In proof that this is the correct view of the subject, let it be observed that the whole of the Apostle's answer to the objection, from this second verse to the end of the tenth, with which he concludes it, rests not on the circumstance that sin is mortified in himself and those whom he is addressing, or that they are dead to any propensity to sin, but on the fact of their being one with Jesus Christ. They were united to Christ in his death, and consequently in his life, which was communicated to them by Him who is “ a quickening spirit”—and thus their walking in newness of life and their resurrection with him are secured. These ideas are exhibited in the 3d, 4th, 5th, and 6th verses. In the 7th verse, the reason of the whole is summed up; “ for he who is dead” (with Christ) " is justified from sin ;” and in the eighth verse, that which follows our being justified from sin is stated—“ If we be dead with Christ, we believe that we shall also live with him.” Finally, in the 9th and 10th verses, the Apostle declares the consequence of Christ's dying to sin to be, that he liveth unto God. The same effect in respect to the members must follow, as to the Head with whom believers are one; and, therefore, he immediately proceeds to assure them, in the 14th verse, that sin shall not have dominion over them. The effect, then, of the doctrine of justification by grace, is the very reverse of giving not merely license, but even place to continue in sin. On the contrary, according to that doctrine, the power of God is engaged to secure a life of holiness.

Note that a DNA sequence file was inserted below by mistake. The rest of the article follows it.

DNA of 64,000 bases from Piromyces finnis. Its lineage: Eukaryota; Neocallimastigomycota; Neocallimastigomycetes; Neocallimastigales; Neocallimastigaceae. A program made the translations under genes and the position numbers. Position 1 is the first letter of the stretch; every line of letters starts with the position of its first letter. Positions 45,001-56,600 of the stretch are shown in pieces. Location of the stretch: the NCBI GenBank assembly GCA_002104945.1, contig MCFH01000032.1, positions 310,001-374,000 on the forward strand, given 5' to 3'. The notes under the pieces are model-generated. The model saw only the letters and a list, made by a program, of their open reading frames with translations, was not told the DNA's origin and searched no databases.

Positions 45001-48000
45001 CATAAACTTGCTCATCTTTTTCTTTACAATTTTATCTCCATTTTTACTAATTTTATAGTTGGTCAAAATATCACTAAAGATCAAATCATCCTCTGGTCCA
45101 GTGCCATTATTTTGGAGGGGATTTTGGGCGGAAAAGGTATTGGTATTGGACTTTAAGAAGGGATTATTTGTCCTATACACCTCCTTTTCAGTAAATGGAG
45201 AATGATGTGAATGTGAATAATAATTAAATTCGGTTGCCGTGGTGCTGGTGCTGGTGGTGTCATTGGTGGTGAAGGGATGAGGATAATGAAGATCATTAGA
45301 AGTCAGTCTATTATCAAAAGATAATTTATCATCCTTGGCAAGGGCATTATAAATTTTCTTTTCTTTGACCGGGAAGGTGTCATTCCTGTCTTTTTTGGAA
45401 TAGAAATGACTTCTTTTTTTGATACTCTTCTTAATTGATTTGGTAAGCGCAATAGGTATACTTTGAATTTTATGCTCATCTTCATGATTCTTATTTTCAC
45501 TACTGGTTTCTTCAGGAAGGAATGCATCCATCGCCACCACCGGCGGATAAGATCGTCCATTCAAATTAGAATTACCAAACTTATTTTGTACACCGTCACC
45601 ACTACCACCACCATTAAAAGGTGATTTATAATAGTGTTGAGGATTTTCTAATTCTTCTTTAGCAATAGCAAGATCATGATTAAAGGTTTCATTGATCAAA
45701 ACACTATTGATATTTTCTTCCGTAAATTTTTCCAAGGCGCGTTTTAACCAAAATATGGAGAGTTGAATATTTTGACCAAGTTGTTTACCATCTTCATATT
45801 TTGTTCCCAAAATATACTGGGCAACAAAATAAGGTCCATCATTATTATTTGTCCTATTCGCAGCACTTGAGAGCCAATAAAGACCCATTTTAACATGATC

Live any longer therein.-To “ continue in sin,” and to “ live any longer therein,” are equivalent expressions, implying that before their death to sin, the Apostle himself, and all those whom he now addressed, were enslaved by sin, and lived in it. In the same way—in writing to the Saints at Ephesus—he says that formerly he and all of them had their conversation among the children of disobedience, fulfilling the desires of the flesh and of the mind. By denying that believers continue in sin, Paul does not mean to say that they never commit sin, or fall into it, or, according to Mr Stuart, have “become insensible to its influence;" for, as is abundantly shown in the seventh chapter, where he gives an account of his own experience (which is also the experience of every Christian as long as he is in this world), this is very far from being a fact.